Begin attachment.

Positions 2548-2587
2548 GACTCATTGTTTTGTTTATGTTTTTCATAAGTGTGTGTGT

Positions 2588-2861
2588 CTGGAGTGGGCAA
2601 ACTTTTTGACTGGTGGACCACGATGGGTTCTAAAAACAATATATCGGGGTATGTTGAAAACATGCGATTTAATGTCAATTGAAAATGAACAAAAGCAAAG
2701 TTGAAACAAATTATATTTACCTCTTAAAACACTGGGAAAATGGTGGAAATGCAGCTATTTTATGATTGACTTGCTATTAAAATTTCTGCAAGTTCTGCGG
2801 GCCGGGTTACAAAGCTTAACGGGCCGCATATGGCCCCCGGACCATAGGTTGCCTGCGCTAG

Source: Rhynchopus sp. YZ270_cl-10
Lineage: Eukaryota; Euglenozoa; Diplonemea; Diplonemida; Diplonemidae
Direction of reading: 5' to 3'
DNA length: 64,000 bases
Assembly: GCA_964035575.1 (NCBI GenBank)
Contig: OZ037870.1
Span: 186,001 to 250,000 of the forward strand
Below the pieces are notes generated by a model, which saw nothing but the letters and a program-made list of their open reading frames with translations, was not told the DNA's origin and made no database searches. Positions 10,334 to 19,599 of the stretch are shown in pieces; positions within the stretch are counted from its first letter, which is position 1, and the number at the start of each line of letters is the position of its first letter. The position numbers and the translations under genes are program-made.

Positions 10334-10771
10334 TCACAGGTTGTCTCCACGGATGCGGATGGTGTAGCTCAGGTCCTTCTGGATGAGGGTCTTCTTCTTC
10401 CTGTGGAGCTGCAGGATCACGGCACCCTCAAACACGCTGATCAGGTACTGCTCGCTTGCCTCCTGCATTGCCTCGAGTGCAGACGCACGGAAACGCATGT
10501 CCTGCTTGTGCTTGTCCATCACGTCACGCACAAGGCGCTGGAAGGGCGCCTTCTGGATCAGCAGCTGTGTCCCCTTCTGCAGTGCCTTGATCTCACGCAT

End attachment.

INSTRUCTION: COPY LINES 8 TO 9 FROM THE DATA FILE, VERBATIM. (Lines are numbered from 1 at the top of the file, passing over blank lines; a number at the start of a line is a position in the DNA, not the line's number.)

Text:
Source: Rhynchopus sp. YZ270_cl-10
Lineage: Eukaryota; Euglenozoa; Diplonemea; Diplonemida; Diplonemidae